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November 27, 2017 | Gross

A best-selling Canadian author of 14 books on economic trends, real estate, the financial crisis, personal finance strategies, taxation and politics. Nationally-known speaker and lecturer on macroeconomics, the housing market and investment techniques. He is a licensed Investment Advisor with a fee-based, no-commission Toronto-based practice serving clients across Canada.

Normally, it’s a good idea not to discuss things you’re ignorant about. Like how pre-pubescent girls feel. What drives people to get so damn much life insurance. Why anyone cares about Meghan Markle. How parents could buy an evil doll named Cayla. Why people cry when they’re happy. Where NDP supporters come from. Who the hell Noah Cyrus is. And bitcoin.

The digital, doesn’t-actually-exist, alternative currency didn’t quite make it to $10,000 a unit on Monday. But close. Stunning. Bitcoin has added 45% in two weeks – something which took the US stock  market three years to achieve. It’s ahead 17% since…Friday, for god’s sake. Some people say once the $10,000 mark is reached, the thing will move in staggering multiples. Meanwhile the volatility of bitcoin has touched 100%. And you thought Donald Trump was unpredictable.

As Bloomberg reported yesterday, when the chart below was published, bitcoin – the love money of the dark web, hacker-ransomers, online drug dealers and sex slave traffickers (as well as Microsoft, Intuit and PayPal) – now has a bigger market capitalization than 470 companies listed on the S&P 500. Next month a major bitcoin futures exchange opens, allowing Wall Street monoliths and pro traders to move in and shellac the newbies and tech boys.

Maverick Toronto real estate broker Alex Prikhodco is a bitcoiner, and has been so since 2012, when one was worth a measly $200. “As a programmer I looked into the algorithm and I got absolutely fascinated with the way it worked,” he tells me. “Whoever came up with that was an absolute genius! Nothing like this has ever been done before. I told some of my friends that I bet bitcoin is going to be worth over a $10k a pop at some point and possibly much, much higher, not a question of if, but a matter of when. People laughed at me of course, much like they did when I was telling people real estate is gonna crash shortly.”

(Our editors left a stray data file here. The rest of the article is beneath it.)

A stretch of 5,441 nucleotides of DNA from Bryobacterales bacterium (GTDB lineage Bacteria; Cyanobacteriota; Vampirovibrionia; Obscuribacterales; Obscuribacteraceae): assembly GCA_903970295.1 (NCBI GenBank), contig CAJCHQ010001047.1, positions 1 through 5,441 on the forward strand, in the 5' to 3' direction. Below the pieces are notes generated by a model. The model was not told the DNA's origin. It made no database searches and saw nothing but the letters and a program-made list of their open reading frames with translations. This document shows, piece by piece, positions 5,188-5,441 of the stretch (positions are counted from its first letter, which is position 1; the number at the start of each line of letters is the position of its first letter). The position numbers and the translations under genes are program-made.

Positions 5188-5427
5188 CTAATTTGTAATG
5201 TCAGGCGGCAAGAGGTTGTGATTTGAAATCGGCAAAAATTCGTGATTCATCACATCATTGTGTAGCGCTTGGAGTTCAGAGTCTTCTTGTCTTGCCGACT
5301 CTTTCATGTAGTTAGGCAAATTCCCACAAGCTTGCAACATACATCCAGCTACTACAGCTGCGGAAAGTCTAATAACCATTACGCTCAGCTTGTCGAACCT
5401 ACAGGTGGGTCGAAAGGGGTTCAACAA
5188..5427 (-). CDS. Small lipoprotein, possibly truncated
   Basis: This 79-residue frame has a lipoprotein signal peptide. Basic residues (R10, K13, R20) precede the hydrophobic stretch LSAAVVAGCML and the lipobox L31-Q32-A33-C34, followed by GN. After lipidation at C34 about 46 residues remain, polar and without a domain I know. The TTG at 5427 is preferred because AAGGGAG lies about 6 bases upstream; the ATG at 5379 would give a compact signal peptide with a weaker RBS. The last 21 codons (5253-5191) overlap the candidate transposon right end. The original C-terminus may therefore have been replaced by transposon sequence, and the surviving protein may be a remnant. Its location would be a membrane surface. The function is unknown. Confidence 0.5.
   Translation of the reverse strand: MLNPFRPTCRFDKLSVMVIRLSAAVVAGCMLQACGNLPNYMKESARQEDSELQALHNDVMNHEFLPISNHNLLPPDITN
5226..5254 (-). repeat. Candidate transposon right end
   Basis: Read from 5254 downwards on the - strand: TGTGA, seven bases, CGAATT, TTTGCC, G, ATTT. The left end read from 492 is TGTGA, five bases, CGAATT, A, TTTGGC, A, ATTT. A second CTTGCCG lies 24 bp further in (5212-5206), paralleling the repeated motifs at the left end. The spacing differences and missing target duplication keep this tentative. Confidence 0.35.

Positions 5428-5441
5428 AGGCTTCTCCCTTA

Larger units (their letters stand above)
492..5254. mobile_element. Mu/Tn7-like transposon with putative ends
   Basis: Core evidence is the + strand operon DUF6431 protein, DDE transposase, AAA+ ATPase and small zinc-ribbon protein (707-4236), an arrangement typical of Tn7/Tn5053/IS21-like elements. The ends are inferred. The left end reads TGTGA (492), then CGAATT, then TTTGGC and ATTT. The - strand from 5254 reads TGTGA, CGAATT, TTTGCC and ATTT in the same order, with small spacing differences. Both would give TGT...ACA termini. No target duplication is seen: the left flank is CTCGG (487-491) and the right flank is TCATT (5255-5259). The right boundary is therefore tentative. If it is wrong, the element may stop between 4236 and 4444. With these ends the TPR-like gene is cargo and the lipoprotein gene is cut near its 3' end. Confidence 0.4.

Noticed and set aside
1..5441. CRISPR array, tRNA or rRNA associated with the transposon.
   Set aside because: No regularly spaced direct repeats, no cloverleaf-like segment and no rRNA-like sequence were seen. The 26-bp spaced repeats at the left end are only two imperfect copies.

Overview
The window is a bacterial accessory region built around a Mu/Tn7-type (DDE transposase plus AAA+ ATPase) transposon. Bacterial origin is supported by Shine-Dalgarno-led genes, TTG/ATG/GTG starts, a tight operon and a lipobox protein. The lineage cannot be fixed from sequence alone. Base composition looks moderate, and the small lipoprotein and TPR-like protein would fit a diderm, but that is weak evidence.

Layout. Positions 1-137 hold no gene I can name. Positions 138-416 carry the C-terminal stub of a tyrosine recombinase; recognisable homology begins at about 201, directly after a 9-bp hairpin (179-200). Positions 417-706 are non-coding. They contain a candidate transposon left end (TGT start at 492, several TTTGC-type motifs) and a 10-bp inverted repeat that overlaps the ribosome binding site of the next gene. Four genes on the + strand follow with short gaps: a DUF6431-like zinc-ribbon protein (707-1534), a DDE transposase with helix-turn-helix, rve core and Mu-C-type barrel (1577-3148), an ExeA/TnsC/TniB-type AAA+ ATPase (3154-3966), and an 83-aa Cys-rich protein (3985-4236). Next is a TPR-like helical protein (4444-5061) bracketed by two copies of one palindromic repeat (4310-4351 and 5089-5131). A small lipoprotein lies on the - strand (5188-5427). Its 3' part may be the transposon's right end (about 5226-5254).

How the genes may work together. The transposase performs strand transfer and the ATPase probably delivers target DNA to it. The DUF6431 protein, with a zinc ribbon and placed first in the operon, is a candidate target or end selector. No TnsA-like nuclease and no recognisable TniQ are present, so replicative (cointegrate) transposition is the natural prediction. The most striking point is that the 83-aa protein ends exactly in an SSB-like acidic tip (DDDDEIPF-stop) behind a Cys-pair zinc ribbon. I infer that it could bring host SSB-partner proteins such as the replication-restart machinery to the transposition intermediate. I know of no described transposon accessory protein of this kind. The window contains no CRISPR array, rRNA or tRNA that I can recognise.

Prikhodco admits bitcoin is risky, and he would never touch it for his RRSP. Plus, yes, it’s in a mother of a bubble – but one with the potential to increase by a factor of (maybe) 27. We should note here that the dude is also an urban survivalist who owns gold, guns “and a decade worth of ammo.” That’s a lot of squirrels, or whatever he plans on stalking.

Here is why bitcoin is less risky than Canadian real estate, however: “Most people who hold bitcoin are not leveraging 10 to 1 to buy bitcoin (unlike real estate). Real estate is overvalued not because of what an average family can or can’t afford (which is irrelevant), but because people bought a bunch of real estate they CAN’T afford for the single purpose of speculation and signed up for loans they’ll never be able to repay. And now we see the results of that. “

But what about bitcoin being a digital entity, only worth something as a commodity, or holding purchasing power, when there’s electricity, a server, a functioning Internet and your iPhone is charged?

“If internet goes lights out, so would the banks, ATM’s, Interac payments, stock market, cell phones, traffic lights, subway system, electricity supplies, real estate, toilet flushing (remember 2002 blackout?) and the most important thing to us all – your blog, that we will all dearly miss. Bitcoin is not the only thing that relies on the internet, far from it. If internet goes out – life as we know would be unimaginable and losing some bitcoin would be the last thing on your mind.”

Prikhodko (and others surfacing here to shed expert light on cryptocurrencies) admit the next surge in technology could result in a better digital store of value, rendering bitcoin obsolete in a hurry. Governments could outlaw it in unity, fearing the impact on fiat currencies and central banks. Snaky people could corner the bitcoin mining business. And wild, unbridled, unregulated speculation, reminiscent of stock markets a century ago, could simply blow the thing up should a wave of shorts move in.

Remember what JPMorgan boss Jamie Dimon said after calling bitcoin a fraud: “If you’re stupid enough to buy it, you’ll pay the price for it one day. The only value of bitcoin is what the other guy’ll pay for it. Honestly I think there’s a good chance of the buyers out there are out there jazzing it up every day so that maybe you’ll buy it too, and take them out.”

Dimon’s a financial genius, by the way. And he’s right. Bitcoin has a far greater chance of going thermal than it ever does of replacing the US currency.

But, wow. It’s now worth about $150 billion. Ten grand a coin seems reasonable this week. Maybe tomorrow. Or by the time I finish this sentence. Believers like Prikhodko say that’s less than two-tenths of one per cent of the world economy, so stop sweating things. Lots more to come because hundreds of millions of people no longer trust paper money. And when parents buy toddlers dolls that are Bluetooth-enabled with online AI functions, anyone born after 1990 is best suited to, you know, blogging about dogs.

I’ll shut up now.

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November 27th, 2017

Posted In: The Greater Fool

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